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Write Better Memoir Dialog: 7 Pillars (Proven and Easy to Do!)

In this post, I’m not only going to show you why memoir dialog is important—of course, you know that—but I’m also going to show you some best writing practices to generate memorable and meaningful dialog. You review—or perhaps that’s learn— great tips to write better memoir dialog well so keep reading until the end. I’ve got 7 proven pillars for you to add to your writing toolbox.

While dialog is an interesting and essential part of an effective memoir, do you really know how much to include and when? Or does your writing slip into conversational blah-blah-blah? Ouch!

After reading this post you’ll have seven easy, proven techniques to write better memoir dialog.

Writing Better Memoir Dialog

First off, I’ll offer you some reasons to include dialog in your writing—these are pillars, too—and then I will provide some actionable tips for creating interesting memoir speech that moves your story along.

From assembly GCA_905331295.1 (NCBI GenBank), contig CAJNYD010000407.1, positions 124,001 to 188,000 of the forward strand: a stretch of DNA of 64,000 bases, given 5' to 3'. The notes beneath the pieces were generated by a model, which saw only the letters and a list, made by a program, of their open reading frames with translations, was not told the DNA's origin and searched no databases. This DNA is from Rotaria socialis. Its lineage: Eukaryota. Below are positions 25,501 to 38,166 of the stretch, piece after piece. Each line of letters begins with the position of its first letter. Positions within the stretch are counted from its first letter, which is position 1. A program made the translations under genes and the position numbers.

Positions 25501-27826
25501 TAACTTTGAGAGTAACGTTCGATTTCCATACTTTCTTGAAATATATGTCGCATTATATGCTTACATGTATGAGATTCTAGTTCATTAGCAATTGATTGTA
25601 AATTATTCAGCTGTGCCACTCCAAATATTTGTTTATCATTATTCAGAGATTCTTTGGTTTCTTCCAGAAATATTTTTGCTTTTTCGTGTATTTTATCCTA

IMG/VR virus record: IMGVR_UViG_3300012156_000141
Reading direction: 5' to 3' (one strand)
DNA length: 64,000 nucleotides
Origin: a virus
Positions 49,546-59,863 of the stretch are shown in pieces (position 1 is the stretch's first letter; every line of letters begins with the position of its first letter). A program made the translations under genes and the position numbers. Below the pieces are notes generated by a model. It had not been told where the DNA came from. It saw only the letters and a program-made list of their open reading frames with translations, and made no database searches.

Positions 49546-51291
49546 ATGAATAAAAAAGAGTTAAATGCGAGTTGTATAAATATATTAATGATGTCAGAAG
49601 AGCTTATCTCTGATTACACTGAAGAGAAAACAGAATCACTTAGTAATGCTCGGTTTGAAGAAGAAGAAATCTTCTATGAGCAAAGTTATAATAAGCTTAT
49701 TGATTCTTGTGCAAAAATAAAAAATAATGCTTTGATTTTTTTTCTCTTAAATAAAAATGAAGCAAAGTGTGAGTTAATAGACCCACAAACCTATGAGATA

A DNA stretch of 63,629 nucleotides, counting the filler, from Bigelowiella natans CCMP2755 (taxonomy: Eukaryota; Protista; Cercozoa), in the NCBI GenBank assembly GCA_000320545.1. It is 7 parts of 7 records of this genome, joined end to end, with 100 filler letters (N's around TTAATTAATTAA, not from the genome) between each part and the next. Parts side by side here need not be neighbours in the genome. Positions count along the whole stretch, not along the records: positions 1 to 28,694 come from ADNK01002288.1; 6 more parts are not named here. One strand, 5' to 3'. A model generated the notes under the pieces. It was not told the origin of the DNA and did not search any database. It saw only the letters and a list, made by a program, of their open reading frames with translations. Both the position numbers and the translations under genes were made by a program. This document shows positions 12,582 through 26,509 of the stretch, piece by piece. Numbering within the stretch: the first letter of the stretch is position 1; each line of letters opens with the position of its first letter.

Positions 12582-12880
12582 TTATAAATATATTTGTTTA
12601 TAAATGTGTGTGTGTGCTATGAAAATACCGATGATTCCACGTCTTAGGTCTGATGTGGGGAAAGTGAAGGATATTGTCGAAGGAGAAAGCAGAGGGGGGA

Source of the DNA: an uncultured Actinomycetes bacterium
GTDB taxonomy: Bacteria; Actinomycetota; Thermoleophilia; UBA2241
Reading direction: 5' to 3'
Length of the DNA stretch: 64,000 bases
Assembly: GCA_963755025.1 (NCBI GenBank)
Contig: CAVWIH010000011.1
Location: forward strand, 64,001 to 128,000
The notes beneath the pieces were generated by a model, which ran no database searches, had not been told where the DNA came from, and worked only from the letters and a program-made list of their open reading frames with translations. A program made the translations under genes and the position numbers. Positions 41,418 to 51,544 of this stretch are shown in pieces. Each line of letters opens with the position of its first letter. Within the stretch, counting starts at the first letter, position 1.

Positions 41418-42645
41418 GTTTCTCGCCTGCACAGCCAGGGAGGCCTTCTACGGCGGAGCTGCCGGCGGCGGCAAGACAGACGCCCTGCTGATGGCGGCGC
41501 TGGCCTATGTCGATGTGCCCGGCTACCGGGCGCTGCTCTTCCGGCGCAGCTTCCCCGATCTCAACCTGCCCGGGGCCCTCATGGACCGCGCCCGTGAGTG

Dialog performs several functions in making your story interesting and meaningful. Every memoir ought to contain carefully crafted dialog.

Here are some reasons for including dialog in your memoir:

  1. Memoir conversation allows the reader to hear the character speak for himself or herself.

If your character had some defense, for instance, of a behavior, you can include it here.

  • “I know it didn’t look good for me,” my uncle Victor said in his brash voice, “but it wasn’t me who did it.”

It is an opportunity to use regionalisms and particularities of speech.

  • “Ain’t much wrong with it,” my grandfather would say when he was pleased with something.